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ASIA DEMANDS A DEAL

Public Views On The Need For A New Global Climate Treaty

Climate Action Now!

Leadership!

Global Deal Now! Time is running

out!

Global Deal Now!

Leadership!

Time is running out!


ASIA DEMANDS A DEAL

This report summarizes the results of an opinion poll conducted by Synovate, one of the world’s leading market research companies, and commissioned by WWF, Greenpeace and 350.org to support the global Tcktcktck campaign. 6063 people from five different countries were polled in August 2009. People in China (including Hong Kong), India, Indonesia, the Philippines and Thailand were asked about their views on climate change and the international negotiations aimed at agreeing a new global climate treaty in Copenhagen this December. Those polled were between the ages of 15 and 64 and most had either secondary education levels or graduated from a university. The share of male and female participants in the poll was almost even, varying between 47 and 53 percent per group depending on the country. The margin of error is 3.1 percent for a sample size of 1000 people (1000 people was the average sample size per market polled) and 1.3 percent for a sample size of 6000 (the total number of people polled in developing Asia), at 95 percent confidence interval. The Tcktcktck campaign brings together an unprecedented alliance of faith groups, NGOs, trade unions and individuals at this crucial time to call for a new international treaty that will save the planet from the dangerous effects caused by climate change. As world leaders prepare to strike a climate deal in Copenhagen in December, Tcktcktck will harness the voices of the people to demand an ambitious, fair and binding new international agreement that reflects the latest science. Time is running out. Everyone can show support by going to tcktcktck.org and joining the campaign.

P. 2


ASIA DEMANDS A DEAL

Executive Summary • 53 percent of people polled in India, Indonesia, the Philippines and Thailand want US President Barack Obama to lead the global effort and take decisive actions to tackle climate change.

• 59 percent want their governments to engage positively in Copenhagen this December, but not offer a blank check. They feel that getting a deal is important, but it must be a fair one, that safeguards their right to develop.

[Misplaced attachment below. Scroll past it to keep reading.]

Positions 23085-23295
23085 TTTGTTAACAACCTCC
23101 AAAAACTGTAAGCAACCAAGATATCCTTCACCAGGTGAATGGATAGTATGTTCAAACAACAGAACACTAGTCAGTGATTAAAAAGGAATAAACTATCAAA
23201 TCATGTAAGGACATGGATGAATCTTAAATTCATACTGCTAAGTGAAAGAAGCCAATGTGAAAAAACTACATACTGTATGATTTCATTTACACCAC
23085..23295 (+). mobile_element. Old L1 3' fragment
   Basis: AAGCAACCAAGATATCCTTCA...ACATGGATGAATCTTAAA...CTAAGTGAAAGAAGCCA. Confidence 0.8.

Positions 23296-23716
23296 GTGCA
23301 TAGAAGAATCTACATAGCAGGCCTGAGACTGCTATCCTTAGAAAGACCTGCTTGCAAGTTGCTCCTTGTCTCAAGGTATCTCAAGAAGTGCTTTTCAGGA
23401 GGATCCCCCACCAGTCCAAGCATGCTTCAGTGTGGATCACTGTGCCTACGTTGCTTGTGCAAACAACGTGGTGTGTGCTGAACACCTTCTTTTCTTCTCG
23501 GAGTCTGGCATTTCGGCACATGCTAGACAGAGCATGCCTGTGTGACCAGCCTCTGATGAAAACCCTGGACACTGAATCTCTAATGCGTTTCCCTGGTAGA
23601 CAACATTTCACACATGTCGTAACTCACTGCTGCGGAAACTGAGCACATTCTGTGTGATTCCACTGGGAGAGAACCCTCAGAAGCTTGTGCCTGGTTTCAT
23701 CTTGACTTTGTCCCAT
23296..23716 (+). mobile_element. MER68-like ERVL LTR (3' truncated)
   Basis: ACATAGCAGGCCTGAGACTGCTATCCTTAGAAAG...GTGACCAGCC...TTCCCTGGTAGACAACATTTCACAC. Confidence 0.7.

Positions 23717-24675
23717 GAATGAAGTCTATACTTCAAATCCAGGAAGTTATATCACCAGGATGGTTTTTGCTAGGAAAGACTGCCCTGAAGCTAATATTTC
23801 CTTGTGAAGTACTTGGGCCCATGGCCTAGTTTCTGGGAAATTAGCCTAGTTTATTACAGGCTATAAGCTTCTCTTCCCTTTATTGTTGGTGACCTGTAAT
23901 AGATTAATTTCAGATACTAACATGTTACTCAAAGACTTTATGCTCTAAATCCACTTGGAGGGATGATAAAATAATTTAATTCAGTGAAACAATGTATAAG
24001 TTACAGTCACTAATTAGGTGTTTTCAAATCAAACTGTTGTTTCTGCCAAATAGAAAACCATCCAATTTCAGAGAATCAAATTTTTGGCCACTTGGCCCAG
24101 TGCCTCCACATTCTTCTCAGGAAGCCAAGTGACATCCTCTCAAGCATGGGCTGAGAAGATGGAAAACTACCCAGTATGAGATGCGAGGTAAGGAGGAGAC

• Those polled believe that countries with the biggest leadership potential are also among the most difficult to get into any agreement in Copenhagen, highlighting China (43 percent), the US (38 percent) and India (33 percent).

• 29 percent go even further and urge their governments to be flexible and compromise, while only 12 percent of Asians believe that any deal would be a bad deal, and that their governments should not sign up.

• Japan (25 percent), Russia (24 percent), South Africa (20 percent), Brazil (18 percent), UK (17 percent), Germany (16 percent), Mexico (15 percent), France (14 percent) and Canada (10 percent) are also seen as challenging.

• In terms of climate impacts, Asians are most worried about water shortages (32 percent) and worsening health conditions (31 percent), followed by plant and animal extinction (20 percent) and food shortages (17 percent).

• Asians express a strong desire for action from all major players and ask North and South to stand united for a global solution, urging rich developed countries as well as major emerging economies to take action.

• Stopping deforestation is the top priority for Asians when it comes to reducing emissions: 39 percent say this is the main solution for a stable climate. 28 percent think actions need to be taken first within the energy sector.

• 73 percent agree that rich developed countries must lead the world in the fight against climate change, 68 percent say that major developing countries must join the effort.

• 17 percent say that changes in lifestyle and consumption patterns should take priority, and for 16 percent actions within the agricultural sector are the top solution.

• First and foremost, however, people in the countries polled want their own governments to act, regardless of what other countries do and their historical responsibility, with 79 percent supporting this position.

P. 3


ASIA DEMANDS A DEAL

1. Climate Views In Developing Asia – A Regional Overview Asians want Barack Obama to lead 1

percent in Indonesia want their President to lead, even ahead of Barack Obama (34 percent).